Date of Award




Document Type


Degree Name

Doctor of Philosophy (PhD)


Department of Nanoscale Science and Engineering


Nanoscale Engineering

Content Description

1 online resource (ix, 153 pages) : illustrations (some color)

Dissertation/Thesis Chair

Robert E Geer

Committee Members

Mengbing Huang, Nathaniel Cady, Shadi Shahedipour-Sandvik, Rebecca Cortez


Hafnium Oxide, nonvolatile memory, Radiation effect, Resistive switching model, Nonvolatile random-access memory, Hafnium oxide

Subject Categories

Materials Science and Engineering | Nanoscience and Nanotechnology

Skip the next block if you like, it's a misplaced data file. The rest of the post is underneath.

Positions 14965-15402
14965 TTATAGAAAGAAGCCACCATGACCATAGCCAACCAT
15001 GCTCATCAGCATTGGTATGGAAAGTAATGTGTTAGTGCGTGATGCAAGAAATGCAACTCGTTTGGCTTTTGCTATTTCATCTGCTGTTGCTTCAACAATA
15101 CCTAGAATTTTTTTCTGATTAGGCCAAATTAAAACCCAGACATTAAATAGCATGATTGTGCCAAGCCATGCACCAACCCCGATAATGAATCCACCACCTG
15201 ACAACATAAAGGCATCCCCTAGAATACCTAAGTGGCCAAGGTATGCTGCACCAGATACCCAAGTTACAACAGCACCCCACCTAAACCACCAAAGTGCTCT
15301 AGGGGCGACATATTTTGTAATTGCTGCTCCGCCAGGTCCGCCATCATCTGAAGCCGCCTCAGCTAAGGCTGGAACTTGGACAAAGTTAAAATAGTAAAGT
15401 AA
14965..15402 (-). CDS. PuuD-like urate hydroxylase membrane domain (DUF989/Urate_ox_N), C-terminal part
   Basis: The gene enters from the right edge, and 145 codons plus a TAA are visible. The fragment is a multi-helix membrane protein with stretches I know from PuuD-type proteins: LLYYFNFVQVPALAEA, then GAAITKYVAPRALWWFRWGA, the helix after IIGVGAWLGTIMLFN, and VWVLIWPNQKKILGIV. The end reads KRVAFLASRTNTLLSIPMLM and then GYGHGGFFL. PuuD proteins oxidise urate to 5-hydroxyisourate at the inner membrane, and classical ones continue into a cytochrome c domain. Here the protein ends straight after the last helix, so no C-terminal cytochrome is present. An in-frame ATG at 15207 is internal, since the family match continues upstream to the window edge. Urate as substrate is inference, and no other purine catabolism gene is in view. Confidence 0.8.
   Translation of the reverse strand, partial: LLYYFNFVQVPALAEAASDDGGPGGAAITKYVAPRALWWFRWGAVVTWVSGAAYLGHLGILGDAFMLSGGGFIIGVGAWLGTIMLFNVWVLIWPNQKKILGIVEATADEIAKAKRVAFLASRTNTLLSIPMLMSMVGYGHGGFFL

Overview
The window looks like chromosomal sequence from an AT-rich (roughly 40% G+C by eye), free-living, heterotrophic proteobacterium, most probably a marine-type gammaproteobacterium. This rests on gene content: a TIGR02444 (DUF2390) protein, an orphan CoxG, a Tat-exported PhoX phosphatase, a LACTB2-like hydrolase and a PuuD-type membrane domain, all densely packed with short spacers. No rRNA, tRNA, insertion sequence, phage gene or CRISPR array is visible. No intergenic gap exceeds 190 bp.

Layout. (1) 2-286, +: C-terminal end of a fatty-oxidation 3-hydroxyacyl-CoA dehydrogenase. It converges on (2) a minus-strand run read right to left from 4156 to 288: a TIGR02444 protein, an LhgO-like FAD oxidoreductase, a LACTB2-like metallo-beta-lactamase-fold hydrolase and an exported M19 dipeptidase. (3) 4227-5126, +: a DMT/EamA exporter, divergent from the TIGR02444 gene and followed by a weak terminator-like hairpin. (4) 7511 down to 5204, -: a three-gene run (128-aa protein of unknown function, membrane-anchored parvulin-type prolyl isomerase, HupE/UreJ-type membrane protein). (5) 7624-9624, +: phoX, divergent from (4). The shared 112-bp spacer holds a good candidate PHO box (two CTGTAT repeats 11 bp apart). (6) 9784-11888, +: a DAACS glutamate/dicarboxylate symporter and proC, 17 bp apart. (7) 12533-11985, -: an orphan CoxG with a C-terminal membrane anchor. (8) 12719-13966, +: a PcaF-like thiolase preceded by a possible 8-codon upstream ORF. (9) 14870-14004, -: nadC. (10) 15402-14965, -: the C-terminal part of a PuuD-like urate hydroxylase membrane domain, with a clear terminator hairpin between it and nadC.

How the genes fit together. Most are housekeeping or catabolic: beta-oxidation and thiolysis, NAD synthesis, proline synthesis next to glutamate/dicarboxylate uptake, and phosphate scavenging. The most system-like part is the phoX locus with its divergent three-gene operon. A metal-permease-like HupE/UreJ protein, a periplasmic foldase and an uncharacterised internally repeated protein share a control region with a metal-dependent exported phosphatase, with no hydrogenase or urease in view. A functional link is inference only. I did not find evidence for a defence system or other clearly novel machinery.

The impacts of ion irradiation on so-called vacancy-change mechanism (VCM) and electrochemical-metallization mechanism (ECM) ReRAM devices based on HfO2 are investigated using various ion sources: H+ (1 MeV), He+ (1 MeV), N+ (1MeV), Ne+ (1.6 MeV) and Ar+ (2.75 MeV) over a range of total doses (105 - 1011 rad(Si)) and fluences (1012 - 1015 cm-2). VCM-ReRAM devices show robust resistive switching function after all irradiation experiments. VCM resistive switching parameters including set voltage (Vset), reset voltage (Vreset), on-state resistance (Ron) and off-state resistance (Roff) exhibited, in most cases, modest changes after irradiation. Decreases in forming voltage (Vf) and initial resistance (Rfresh) of fresh devices were observed after all irradiation experiments on VCM-ReRAM devices with the exception of Ar+ irradiation at the highest fluence (1015 cm-2). In that case Rfresh increased by an order of magnitude. For VCM-ReRAM devices it was also observed that irradiation beyond a dose threshold of approximately 5 Grad(Si) could induce off-to-on state transition events. This behavior could lead to errors in a VCM-ReRAM memory system. ECM-ReRAM devices (based on HfO2) were also subjected to ion irradiation. Under proton irradiation ECM-ReRAM devices remained functional, but with relatively large positive variations (20-40%) in Vset, Vreset and Ron and large negative variations (~ -60%) in Roff. In contrast to VCM HfO2-ReRAMs, ECM-based devices exhibited increased Vf after irradiation, and no off-to-on transitions were observed. Interestingly, for ECM-ReRAM devices, high-fluence Ar irradiation resulted in a transition of the electrical conduction mechanism associated with the conductive filament forming process from a Poole-Frenkel conduction mechanism (pre-irradiation) to ionic conduction (post-Ar irradiation). ECM-ReRAM devices irradiated with lighter ions did not exhibit this effect. The different ion irradiation responses of the two types of HfO2-ReRAMs studied originate from their distinct switching mechanisms - vacancy filament switching for VCM-ReRAMs and metal filament switching for ECM-ReRAMs - which respond differently to the irradiation-induced changes in the vacancy/defect densities and crystallite structures in HfO2. SRIM (Stopping and Range of Ions in Matter) modeling was used to roughly estimate the density of irradiation-induced vacancies. These model results correlated well with experimental observations in terms of vacancy defect density thresholds sufficient to impact ReRAM switching behavior. Physical characterization of pre- and post-irradiation ReRAM devices using techniques including XRD, AES, SEM, EDS, and SIMS were also employed to support the modeling and electrical measurements. This work suggests that HfO2-based ReRAM devices are a promising candidate for space and nuclear applications requiring a `radiation-hard' memory technology.